I Hate to Burst your bubble…. But I think its time we know the real truth about the world of chewing gum.
As children, we are taught the “art” of blowing bubbles with a piece of “bubblicious” Seems almost like a childhood pastime or hobby to be honest…… But, if you were to give that same child a piece of a rubber tire to chew on, wouldn’t seem so much fun.
Some use chewing gum to avoid smoking cigarettes or to control their anxiety, others use it as breath fresheners, whereas other’s just use it as an activity to do while bored.
So what’s the deal with this $30 blillion dollar industry and what about the orbit’s, wrigley’s, tridents that we just pick up casually at the checkout registers….
Here’s the scoop:
Chewing gum was first made from “chicle”, which is the sap that comes from the Sapodilla Tree (which is a native tree to Central America.) You would consider it to be a form of rubber, similar to a rubberband consistency. Chicle hardens and softens with different temperatures. If you put it in a colder climate, it becomes hard and if you put in your mouth, it loosens and softens.
This is all cool, except when chemists learned how to replace chicle with synthetic rubber that has the same qualities. This gum base is then mixed with “sugar” or “aspartame” so that when we chew the rubber in our mouth, it releases the different flavors we love…. Peppermint, fruit, cinnamon, etc etc.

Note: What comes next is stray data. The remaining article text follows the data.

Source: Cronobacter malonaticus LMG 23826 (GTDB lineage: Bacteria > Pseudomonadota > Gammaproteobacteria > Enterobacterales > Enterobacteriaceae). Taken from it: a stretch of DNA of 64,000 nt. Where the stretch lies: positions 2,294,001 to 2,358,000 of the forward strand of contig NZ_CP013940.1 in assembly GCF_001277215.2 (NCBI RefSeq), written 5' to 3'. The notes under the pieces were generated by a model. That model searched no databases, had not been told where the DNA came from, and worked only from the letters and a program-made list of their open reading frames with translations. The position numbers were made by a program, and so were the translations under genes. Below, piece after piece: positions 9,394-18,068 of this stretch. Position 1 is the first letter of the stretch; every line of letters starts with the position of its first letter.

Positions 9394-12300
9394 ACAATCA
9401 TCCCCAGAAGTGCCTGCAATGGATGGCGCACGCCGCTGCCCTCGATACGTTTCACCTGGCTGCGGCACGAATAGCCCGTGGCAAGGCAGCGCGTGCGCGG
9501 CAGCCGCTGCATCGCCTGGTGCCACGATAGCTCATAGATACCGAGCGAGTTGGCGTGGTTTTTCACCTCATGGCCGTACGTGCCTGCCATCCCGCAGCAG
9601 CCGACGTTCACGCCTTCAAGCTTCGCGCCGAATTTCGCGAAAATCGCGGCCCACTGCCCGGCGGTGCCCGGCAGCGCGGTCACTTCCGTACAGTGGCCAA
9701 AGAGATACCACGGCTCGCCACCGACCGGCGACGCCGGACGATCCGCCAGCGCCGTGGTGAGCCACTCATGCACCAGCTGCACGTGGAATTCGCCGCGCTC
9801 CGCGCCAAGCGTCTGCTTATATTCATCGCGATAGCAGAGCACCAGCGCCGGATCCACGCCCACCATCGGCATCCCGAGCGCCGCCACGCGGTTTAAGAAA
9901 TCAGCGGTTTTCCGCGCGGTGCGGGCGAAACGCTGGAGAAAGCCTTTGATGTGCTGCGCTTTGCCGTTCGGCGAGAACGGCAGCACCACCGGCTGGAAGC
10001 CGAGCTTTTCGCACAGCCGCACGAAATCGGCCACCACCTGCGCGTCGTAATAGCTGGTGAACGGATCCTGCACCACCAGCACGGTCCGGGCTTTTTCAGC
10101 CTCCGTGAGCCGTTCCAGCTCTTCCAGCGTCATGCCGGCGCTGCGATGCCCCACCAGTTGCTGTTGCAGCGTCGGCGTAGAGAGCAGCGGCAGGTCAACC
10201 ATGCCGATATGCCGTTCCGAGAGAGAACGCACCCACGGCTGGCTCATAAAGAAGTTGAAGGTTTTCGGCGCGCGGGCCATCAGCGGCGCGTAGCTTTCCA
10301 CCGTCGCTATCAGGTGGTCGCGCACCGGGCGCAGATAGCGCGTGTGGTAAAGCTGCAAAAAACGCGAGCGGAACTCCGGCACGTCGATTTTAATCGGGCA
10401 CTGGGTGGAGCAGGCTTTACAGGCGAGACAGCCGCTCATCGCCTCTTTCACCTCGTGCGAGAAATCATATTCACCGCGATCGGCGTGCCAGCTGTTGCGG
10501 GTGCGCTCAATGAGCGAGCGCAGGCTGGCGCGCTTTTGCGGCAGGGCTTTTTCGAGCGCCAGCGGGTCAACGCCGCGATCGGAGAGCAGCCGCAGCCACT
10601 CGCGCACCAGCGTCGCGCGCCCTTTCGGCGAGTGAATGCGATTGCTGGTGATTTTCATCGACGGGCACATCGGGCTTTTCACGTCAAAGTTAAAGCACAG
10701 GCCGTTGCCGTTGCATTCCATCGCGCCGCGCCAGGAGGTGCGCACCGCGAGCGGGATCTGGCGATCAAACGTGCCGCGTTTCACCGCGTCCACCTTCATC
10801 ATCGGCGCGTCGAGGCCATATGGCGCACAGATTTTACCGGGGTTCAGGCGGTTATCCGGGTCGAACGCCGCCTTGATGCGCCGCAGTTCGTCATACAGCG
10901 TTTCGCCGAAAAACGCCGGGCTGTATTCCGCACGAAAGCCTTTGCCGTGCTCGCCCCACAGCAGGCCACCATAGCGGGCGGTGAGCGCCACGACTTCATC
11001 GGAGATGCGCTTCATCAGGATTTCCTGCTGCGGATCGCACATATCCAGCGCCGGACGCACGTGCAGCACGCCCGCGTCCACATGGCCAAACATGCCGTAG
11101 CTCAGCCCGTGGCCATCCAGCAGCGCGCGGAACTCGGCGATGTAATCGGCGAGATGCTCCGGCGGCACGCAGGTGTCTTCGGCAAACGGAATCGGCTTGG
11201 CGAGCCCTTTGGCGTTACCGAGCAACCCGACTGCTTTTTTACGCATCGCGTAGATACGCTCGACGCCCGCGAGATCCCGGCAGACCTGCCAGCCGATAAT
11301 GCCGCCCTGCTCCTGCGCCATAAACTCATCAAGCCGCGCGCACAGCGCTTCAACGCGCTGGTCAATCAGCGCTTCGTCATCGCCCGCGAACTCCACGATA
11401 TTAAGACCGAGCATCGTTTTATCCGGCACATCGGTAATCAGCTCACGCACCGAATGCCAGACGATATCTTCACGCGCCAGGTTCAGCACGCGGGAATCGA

So to Clarify, you are chewing on manmade rubber, chemicals and artificial sweeteners.
Ingredients of Chewing Gum:
- Gum Base –. In this goes plastic, glue, and paraffin wax (byproduct of petroleum).. these are not the technical terms but I am simplifying it.
- Aspartame – Toxic rat poison that is used in all diet products. (please read the post “Don’t do Diet”)
- Hydrogenated Coconut Oil and Starch – this is done to add shelf life to a product. This is what also creates Transfats.
- Color – Artificial food coloring are made from petroleum and titanium dioxide. (We need to make the rubber look appealing, don’t we!!)
- Sorbitol, Xylitol, Mannitol, Maltitol, – sugar alcohols that are altered to become categorized as “sugar free.” And plus these names just sound like bad news!